Also, if you are submitting a thick card, you can send that card inside a thick penny sleeve inserted into a thick top-loader. SGC will accept those for thick cards. Don’t use a Card Saver for thick cards you want graded, or it will pinch the corners.
Frank Sez: Use a thick card of little value (inside a thick penny sleeve) to jam into the Card Saver first. Move it all around inside the Card Saver, so it opens up a little pocket, making it easier for your thinner card to slide in without getting jammed.
Step 6: Create an SGC Grading Account
Kinda obvious, but still. This is a free and easy process that will only take a few minutes. Don’t take the “free” for granted, which is one of the key points in the SGC vs PSA battle, since PSA charges $99 just for the privilege to then pay them for grading! Once you have created an account at SGC, you will be able to log in and start your submission.
Step 7: Select Your SGC Grading Service Level
SGC offers a couple service levels, mostly just based on turnaround time preferred, as well as the declared value of what the cards would be after they were graded. The Standard Service level is for cards whose value is expected to be less than $1,500 each after they were graded.
How do you know what the grade is if it’s not graded yet? Basically, you just make a guesstimate. This is generally for return shipping insurance purposes. While SGC’s price does go up if the card is expected to be valued above $3,500, my guess is it’s because their own insurance and liability climbs while working with more expensive cards.
Step 8: List Your Cards In SGC’s Online Form
Hit “Start New Submission” and choose what you are wanting graded.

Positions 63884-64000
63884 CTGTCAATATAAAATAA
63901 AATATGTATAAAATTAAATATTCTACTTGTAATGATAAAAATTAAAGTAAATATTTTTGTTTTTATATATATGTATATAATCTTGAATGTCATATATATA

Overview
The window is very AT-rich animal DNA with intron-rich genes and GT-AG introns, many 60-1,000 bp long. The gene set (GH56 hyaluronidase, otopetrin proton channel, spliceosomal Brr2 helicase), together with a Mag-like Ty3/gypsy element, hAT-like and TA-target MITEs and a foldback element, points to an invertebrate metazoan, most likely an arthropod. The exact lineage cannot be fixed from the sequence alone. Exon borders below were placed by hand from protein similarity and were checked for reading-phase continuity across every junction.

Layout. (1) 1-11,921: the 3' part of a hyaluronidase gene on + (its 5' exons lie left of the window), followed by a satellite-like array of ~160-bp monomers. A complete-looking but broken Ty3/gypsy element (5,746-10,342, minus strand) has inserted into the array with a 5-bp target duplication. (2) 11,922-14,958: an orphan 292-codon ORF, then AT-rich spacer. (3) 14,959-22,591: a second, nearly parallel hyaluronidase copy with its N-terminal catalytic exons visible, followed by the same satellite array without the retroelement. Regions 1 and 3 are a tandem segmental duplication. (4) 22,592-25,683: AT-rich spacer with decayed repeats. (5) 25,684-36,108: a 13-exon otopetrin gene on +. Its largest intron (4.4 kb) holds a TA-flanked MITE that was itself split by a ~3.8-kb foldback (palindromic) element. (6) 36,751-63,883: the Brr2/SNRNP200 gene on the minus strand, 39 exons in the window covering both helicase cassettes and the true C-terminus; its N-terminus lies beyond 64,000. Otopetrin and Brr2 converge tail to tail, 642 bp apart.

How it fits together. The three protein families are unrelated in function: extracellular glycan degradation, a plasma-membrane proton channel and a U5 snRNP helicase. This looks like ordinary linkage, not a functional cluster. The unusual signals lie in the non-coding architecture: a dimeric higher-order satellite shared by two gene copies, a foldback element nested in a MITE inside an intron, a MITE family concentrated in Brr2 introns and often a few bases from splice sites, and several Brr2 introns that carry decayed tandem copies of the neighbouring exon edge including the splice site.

If you are using one of SGC’s specials, you’ll have to submit that separately from your standard order. You can still ship them together to SGC, but since the two orders get graded at different service times, they will ship back to you separately, so you will have to pay two separate shipping charges.
Then you’ll “Add Your Cards,” which is where you type in which singular cards you want graded. Type in a player’s name and the card number, and SGC will autofill with the rest. Then you can choose from the different parallels below.
After each step, choose NEXT at the bottom right of the page.
Then you’ll “Select Service,” which means you’ll choose how quickly you need them to grade these. Standard service is between 5-10 days once they receive the order, and “Immediate” means they’ll grade these cards within 1-2 days once they receive them.
Then you’ll choose the “Return Shipping Method” – how would you like SGC to ship these cards back to you once they are graded? USPS Priority Mail, FedEx Ground, FedEx 2-Day and FedEx Standard Overnight.
Finish your order by filling out the shipping and payment information, then print TWO copies of the receipt/packing list. (You’ll keep one copy, and you’ll put the other copy into the box with your cards.)